When is barbed wire the wrong or the right kind?
(and who knew there were so many types!)
My husband and father continuously make not so subtle suggestions about using barbed wire in my work. To the extent that they bring me different pieces when they find it, twist it into shapes, proclaim loudly when they come across a 'perfectly rusted' stash, and complain bitterly when it's not rusty enough.
From their influence I've been playing with barbed wire for a while now and working with the different shapes they come up with to try to make wall hangings, but it's never quite been right...
he last few weeks I've been back home on Curtin Springs (a million acre cattle station in Central Australia), spending time with family, working in the cattle yards, paper-making with native grasses, showing the new Artists-In-Residence through the process, landscape and life on the station (before the current events made it too crazy to stay and I had to come home to husband and children and Grandma!). I'd taken pretty much everything with me to complete orders and make anything that was needed in my own business while I was there. Halfway through the 2300km drive, I realised that my husband had cut and washed a box of wire... but not barbed wire. 'Oh well' I thought. There are so many old fences and piles of old fencing that I'm sure to get some if the need arises.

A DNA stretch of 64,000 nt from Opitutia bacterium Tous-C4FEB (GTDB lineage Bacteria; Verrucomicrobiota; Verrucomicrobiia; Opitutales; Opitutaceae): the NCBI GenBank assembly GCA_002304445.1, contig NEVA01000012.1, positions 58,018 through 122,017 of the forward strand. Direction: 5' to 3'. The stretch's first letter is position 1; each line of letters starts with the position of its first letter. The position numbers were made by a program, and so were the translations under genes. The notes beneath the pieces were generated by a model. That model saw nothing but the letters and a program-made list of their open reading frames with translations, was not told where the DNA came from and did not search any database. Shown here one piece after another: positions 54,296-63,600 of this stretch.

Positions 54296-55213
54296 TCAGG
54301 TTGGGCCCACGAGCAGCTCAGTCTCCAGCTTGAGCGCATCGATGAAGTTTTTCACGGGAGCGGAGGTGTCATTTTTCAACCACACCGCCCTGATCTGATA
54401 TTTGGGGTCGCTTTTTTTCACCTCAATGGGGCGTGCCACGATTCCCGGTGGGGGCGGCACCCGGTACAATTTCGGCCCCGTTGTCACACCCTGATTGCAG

Then it happened... an order for Alpaca Flowers on barbed wire. Asking the senior members of the family where I might find a stash that could be used, I was given instructions and left to go searching. DILEMMA! It was all shiny and new!
Over 3 days my father and I, and then my mother and father and I, covered about 200 km, finding the old fences and looking for correctly rusted barbed wire. We didn't find the type I needed to make flowers - it was all too new looking or not the type we could undo the twists. There was however ample of this lovely barbed wire that caught my fancy.
'Army barb' is what my Poppa called it. (Poppa is 92 and took over the pastoral lease of Curtin Springs in 1956. He's seen and done it all, and has the most amazing stories). They say this particular barbed wire was only made by the Army during WWI and WWII. It was the wire that was run in coils around trenches, and three quarters of a century later it is still pretty lethal. Each barb is actually an individual link that has been connected together with the next one, and made from high tensile wire. Nothing like I have ever seen before and another example of 'they don't make it like they used to'.
After WWII the army didn't need it any more and the surplus was then used by the pastoralists to build fences.
I was chatting with Poppa asking him about the wire, where it came from, what he knew, and then of course asked him how they came to purchase it.
In his beautifully level tone he simply said 'no Dear, we acquired it'.
The internal giggle ended the conversation. He has always had a way with words!